Background: Algivorous sea urchins can obtain energy from a diet of a single algal species, which may result in consequent changes in their gut microbe assemblies and association networks. Methods: To ascertain whether such changes are led by specific microbes or limited to a specific region in the gut, we compared the microbial assembly in the three major gut regions of the sea urchin Tripneustes gratilla elatensis when fed a mono-specific algal diet of either Ulva fasciata or Gracilaria conferta, or an algal-free diet. DNA extracts from 5 to 7 individuals from each diet treatment were used for Illumina MiSeq based 16S rRNA gene sequencing (V3–V4 region). Niche breadth of each microbe in the assembly was calculated for identification of core, generalist, specialist, or unique microbes. Network analyzers were used to measure the connectivity of the entire assembly and of each of the microbes within it and whether it altered with a given diet or gut region. Lastly, the predicted metabolic functions of key microbes in the gut were analyzed to evaluate their potential contribution to decomposition of dietary algal polysaccharides. Results: Sea urchins fed with U. fasciata grew faster and their gut microbiome network was rich in bacterial associations (edges) and networking clusters. Bacteroidetes was the keystone microbe phylum in the gut, with core, generalist, and specialist representatives. A few microbes of this phylum were central hub nodes that maintained community connectivity, while others were driver microbes that led the rewiring of the assembly network based on diet type through changes in their associations and centrality. Niche breadth agreed with microbes' richness in genes for carbohydrate active enzymes and correlated Bacteroidetes specialists to decomposition of specific polysaccharides in the algal diets. Conclusions: The dense and well-connected microbial network in the gut of Ulva-fed sea urchins, together with animal's rapid growth, may suggest that this alga was most nutritious among the experimental diets. Our findings expand the knowledge on the gut microbial assembly in T. gratilla elatensis and strengthen the correlation between microbes’ generalism or specialism in terms of occurrence in different niches and their metabolic arsenal which may aid host nutrition.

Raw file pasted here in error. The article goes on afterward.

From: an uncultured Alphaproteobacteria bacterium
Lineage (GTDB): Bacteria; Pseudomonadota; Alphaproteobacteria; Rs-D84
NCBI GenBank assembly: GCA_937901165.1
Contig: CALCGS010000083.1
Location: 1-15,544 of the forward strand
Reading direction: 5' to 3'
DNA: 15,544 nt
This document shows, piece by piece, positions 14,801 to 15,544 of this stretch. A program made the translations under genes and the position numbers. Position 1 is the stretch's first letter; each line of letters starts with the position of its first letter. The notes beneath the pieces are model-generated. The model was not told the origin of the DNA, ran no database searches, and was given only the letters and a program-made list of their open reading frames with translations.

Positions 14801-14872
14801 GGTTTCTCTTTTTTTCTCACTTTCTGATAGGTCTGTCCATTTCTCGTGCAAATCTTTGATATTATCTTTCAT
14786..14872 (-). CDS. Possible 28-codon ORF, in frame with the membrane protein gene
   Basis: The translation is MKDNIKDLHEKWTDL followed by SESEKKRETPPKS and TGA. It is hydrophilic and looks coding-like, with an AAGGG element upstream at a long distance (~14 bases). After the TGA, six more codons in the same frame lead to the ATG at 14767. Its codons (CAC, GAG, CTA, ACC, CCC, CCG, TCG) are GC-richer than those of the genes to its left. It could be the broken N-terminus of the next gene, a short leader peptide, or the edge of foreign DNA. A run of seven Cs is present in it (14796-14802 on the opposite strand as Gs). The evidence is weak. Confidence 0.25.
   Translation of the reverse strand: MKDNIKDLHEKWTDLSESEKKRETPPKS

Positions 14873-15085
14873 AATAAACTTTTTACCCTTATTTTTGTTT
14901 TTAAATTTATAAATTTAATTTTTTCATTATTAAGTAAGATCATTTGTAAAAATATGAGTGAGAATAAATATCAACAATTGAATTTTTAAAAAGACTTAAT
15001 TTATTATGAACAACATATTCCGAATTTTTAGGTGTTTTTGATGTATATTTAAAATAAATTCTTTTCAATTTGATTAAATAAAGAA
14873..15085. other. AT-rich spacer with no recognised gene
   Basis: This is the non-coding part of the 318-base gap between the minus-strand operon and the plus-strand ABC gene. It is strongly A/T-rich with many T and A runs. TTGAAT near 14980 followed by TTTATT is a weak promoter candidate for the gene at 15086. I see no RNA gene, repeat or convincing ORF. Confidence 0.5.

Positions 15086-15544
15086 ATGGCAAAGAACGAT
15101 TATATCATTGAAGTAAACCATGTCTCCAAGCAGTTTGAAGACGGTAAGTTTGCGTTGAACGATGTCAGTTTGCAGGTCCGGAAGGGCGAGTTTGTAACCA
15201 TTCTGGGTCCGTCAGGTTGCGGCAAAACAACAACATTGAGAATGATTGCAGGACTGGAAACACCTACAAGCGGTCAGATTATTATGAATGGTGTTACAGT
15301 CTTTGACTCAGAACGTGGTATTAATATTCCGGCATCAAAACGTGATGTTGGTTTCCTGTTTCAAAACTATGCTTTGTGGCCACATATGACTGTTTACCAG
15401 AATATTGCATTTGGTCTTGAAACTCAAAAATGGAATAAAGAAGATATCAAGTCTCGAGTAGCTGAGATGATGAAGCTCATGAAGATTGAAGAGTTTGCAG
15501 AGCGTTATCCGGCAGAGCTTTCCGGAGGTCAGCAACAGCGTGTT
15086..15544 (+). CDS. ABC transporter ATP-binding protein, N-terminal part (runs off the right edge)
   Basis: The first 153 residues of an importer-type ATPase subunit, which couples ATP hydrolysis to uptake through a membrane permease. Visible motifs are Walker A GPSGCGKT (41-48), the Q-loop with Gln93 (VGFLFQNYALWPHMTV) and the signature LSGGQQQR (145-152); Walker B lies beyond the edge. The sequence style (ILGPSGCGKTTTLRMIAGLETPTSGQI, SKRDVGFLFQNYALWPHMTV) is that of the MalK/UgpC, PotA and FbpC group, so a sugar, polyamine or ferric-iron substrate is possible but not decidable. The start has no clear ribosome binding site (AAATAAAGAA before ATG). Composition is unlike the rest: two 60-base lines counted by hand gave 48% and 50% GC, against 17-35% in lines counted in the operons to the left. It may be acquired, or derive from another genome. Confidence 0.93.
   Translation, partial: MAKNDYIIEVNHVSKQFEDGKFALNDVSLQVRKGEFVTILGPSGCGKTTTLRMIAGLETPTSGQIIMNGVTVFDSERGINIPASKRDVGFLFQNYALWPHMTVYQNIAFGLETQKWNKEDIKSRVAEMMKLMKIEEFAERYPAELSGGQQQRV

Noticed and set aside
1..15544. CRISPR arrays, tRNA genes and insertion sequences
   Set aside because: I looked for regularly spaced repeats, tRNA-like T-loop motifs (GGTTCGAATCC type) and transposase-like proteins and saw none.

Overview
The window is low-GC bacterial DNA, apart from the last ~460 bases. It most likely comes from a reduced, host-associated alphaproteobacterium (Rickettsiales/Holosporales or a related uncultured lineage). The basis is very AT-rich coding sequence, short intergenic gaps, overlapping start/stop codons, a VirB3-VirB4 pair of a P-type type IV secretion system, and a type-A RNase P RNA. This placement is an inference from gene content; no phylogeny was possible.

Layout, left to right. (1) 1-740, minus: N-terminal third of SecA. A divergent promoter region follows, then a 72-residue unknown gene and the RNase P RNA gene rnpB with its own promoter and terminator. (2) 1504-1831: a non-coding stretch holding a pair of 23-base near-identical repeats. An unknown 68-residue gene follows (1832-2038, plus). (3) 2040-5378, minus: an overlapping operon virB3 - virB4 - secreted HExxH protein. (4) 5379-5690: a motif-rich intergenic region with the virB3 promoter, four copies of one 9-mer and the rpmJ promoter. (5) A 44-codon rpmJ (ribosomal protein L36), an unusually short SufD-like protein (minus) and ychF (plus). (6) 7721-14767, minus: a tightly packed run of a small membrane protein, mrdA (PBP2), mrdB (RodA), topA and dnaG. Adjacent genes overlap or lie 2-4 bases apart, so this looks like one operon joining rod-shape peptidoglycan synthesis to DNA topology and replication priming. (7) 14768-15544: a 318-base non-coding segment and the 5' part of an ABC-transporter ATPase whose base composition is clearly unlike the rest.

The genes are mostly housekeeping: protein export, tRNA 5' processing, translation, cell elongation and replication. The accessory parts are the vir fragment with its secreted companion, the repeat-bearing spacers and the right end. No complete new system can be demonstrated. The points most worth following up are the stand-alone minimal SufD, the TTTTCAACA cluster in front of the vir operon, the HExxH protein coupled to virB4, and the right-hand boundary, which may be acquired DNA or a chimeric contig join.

Bibliographical noteFunding Information:
The current research was supported by The Jewish Charitable Association (JCA) and Israel Ministry of Energy Grant No. 215-11-032.
The authors would like to thank Dr. S. Green and team at RRC for the helpful advice prior to sequencing and analyses. We also thank the local staff at NCM, D. Ben-Ezra, V. Odintsov, L. Shauli, M. Fedyuk, and H. Chernova for all technical support and Mikhal Ben-Shaprut for English editing.
© 2021, The Author(s).
ASJC Scopus subject areas
- Veterinary (miscellaneous)
- Agricultural and Biological Sciences (miscellaneous)
- Animal Science and Zoology
- Microbiology (medical)